desperate need of info

  1. im in desperate need of info on falls in elderly patients. one is what constitutes a fall does walking in a room and finding a patient on the floor concidered a fall if there is no apparent injury. and what type of interventions are out there being used to prevent falls ?
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  2. 4 Comments

  3. by   eak16
    do a search on PubMed or CINAHL, ask your school librarian if you do not know how to access these
  4. by   zacarias
    Quote from Tiggur
    im in desperate need of info on falls in elderly patients. one is what constitutes a fall does walking in a room and finding a patient on the floor concidered a fall if there is no apparent injury. and what type of interventions are out there being used to prevent falls ?

    I would say that walking in a room and finding a patient on the floor is considered a fall no matter injuries they may or may not have. It still requires an assessment to see if there are any obvious injuries. A fall to the head would necessitate a CT scan also.
    There are many methods to reduce falls. For instance on the floor I work on, we have a lot of encephalopathy patients and we opt for "sitters." They are with the patient and help them out with basic care and are instrumental in preventing many falls. Another method is to somehow put a symbol or sign next to their name on the door to alert staff that this person is a fall risk. Then you will be that more diligent in working to prevent a person from falling.
  5. by   nurseygrrl
    I can tell you what we do in our facility.

    First off, if a patient is found on the floor and there was no one to witness it, (this is reminding me of a tree falling in the forest :chuckle ) we call it FOF for found on floor. This counts as a fall because when in doubt, it's counted.

    As for prevention there are many things out there. We have a program for our frequent fallers where a team meets and discusses individualized prevention techniques for each patient. We have personal alarms, underseat alarms for WC bound patients, bed alarms. Floor mats for pts. who fall out of bed to prevent injury. We also put a little sticker on the back of their WC or give them a pin that shows staff, in a discreet manner, that the resident is a frequent faller and then they know to watch them more carefully.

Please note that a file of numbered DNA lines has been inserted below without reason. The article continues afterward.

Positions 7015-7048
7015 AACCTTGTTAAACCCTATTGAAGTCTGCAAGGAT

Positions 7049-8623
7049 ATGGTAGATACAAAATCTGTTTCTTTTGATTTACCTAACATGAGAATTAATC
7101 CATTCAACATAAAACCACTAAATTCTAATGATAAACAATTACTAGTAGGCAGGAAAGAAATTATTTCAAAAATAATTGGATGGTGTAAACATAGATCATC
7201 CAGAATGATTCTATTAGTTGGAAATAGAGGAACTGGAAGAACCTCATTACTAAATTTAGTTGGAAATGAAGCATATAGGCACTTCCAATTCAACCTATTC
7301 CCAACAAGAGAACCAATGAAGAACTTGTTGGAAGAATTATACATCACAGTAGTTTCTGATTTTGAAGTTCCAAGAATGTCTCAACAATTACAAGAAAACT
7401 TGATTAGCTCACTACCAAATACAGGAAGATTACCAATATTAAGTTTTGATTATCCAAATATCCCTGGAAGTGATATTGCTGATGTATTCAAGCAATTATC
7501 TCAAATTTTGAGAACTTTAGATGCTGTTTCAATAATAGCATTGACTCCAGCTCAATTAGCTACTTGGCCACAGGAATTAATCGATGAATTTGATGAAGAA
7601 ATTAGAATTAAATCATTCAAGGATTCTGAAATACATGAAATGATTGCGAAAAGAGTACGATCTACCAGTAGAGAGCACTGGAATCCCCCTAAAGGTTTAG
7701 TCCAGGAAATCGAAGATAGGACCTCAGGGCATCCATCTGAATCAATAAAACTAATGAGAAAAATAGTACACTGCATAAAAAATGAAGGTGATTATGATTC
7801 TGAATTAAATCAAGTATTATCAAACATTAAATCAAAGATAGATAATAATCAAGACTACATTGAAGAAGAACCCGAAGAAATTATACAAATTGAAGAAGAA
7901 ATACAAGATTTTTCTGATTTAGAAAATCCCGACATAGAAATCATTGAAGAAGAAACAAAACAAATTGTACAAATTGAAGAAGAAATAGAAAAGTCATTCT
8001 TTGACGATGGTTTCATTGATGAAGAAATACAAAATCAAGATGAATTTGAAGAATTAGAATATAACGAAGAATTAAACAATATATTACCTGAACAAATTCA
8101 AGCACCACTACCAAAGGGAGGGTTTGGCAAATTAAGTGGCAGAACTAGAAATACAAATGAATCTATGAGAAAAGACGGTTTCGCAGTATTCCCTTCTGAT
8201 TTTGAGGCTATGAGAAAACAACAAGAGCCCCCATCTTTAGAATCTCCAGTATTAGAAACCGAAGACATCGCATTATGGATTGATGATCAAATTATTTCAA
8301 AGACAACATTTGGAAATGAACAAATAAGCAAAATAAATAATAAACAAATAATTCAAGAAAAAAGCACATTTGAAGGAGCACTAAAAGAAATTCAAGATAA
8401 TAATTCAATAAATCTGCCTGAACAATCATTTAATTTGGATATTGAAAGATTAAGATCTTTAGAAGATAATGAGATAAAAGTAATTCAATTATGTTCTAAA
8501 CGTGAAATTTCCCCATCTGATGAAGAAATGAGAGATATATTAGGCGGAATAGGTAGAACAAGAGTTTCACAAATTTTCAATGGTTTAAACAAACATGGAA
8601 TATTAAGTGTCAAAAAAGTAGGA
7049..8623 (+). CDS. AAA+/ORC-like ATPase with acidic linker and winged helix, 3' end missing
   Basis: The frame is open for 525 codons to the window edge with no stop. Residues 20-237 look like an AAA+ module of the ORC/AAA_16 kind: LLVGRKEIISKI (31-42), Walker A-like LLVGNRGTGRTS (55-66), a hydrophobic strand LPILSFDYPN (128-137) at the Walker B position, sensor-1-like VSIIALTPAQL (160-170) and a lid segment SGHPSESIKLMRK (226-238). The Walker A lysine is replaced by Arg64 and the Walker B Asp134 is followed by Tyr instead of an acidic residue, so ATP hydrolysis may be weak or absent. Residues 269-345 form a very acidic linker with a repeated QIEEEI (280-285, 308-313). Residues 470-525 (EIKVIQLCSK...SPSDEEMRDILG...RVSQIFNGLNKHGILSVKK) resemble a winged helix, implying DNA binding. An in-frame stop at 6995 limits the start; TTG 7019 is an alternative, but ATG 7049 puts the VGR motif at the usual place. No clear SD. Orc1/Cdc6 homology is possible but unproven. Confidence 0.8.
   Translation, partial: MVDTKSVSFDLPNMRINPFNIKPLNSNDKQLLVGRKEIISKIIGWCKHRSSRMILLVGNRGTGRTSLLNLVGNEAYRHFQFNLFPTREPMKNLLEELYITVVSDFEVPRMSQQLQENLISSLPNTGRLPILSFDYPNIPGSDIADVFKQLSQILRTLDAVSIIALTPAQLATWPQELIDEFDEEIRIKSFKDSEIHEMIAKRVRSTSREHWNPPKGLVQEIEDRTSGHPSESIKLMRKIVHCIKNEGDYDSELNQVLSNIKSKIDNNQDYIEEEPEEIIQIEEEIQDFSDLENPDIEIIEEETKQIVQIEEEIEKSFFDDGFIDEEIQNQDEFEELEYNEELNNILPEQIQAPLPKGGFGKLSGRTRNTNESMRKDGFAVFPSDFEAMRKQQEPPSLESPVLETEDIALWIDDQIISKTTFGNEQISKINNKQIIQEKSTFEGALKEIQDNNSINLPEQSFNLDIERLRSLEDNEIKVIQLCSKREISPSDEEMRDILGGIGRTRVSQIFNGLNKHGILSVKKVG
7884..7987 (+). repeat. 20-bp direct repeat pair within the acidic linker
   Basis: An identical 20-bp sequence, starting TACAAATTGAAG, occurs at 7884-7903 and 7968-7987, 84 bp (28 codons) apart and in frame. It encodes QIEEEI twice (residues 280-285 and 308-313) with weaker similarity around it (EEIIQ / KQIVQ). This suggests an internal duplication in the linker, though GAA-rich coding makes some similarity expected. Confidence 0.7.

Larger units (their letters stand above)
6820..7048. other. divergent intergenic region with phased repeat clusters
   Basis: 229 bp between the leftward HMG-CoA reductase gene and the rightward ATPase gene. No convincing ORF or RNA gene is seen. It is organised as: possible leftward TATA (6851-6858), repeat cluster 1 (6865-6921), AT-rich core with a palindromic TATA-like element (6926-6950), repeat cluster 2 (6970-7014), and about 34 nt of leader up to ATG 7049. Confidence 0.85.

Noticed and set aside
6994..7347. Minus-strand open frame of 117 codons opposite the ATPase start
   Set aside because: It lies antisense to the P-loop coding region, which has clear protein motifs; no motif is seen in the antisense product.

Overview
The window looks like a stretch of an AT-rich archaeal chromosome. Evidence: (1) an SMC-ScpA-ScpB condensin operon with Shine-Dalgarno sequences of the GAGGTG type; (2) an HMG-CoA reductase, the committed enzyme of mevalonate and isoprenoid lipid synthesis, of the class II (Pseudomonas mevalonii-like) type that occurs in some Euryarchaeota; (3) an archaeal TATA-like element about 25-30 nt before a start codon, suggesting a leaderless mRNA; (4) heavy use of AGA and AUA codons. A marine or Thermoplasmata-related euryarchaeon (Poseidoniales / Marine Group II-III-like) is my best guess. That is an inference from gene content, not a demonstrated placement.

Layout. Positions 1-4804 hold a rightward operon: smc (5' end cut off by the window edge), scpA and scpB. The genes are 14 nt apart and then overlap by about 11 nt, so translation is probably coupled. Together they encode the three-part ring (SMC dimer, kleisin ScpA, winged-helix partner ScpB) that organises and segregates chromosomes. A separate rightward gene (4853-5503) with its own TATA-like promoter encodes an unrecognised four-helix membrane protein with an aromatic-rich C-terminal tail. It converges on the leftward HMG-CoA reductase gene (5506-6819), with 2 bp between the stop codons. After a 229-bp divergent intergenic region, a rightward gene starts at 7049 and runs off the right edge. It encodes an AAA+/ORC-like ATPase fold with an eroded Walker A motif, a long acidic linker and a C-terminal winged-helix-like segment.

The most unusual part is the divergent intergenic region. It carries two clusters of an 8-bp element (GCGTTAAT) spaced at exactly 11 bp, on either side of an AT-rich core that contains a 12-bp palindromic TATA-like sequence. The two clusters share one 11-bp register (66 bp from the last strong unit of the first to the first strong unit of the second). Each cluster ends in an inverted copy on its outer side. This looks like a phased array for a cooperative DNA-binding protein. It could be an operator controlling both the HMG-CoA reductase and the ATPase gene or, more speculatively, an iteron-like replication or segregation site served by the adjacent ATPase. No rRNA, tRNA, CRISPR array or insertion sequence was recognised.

We also put pts. on a toileting program if it seems they fall in or on their way to, the bathroom. If we go in and take them to the BR every 2 hours or so, they are less likely to try and go on their own .We will also get pts. OOB earlier so they can be monitored instead of having them lie awake in bed and trying to climb out on their own.
  6. by   elkpark
    Whatever facility you work for should have a policy & procedure that define what a fall is, and how to treat situations where you find someone on the floor without having actually witnessed them falling. Most facilities do consider that to be a fall (erring on the side of caution ... )

    The facility should also have a policy & procedure for a fall risk protocol (or whatever they choose to call it), which would identify the process by which the facility identifies patients at higher risk of falls and interventions to be used with those patients to attempt to keep them safe. All of the suggestions may by the other posters are good ones that you often see in these protocols. Another common intervention is to place the fall risk people in rooms as close to the nursing station as possible, and communicate to all nursing staff which patients are at high risk for falls so that all can work together to keep an eye on them and keep them safe.

    If you are working for a facility which does not have specific policies and procedures that address these issues, you may want to bring that up with administration as something that needs to be addressed. I work as a surveyor/inspector of hospitals for my state and for the feds, and we often investigate complaints that involve patient falls. The facility may not get in trouble if they took reasonable steps to keep the patient safe but the patient fell anyway, but it will definitely get in trouble if it does not have an established policy/procedure for identifying patients at higher risk of falls and taking steps to reduce the risk of falls (or if it has such a policy/procedure but staff failed to implement it).

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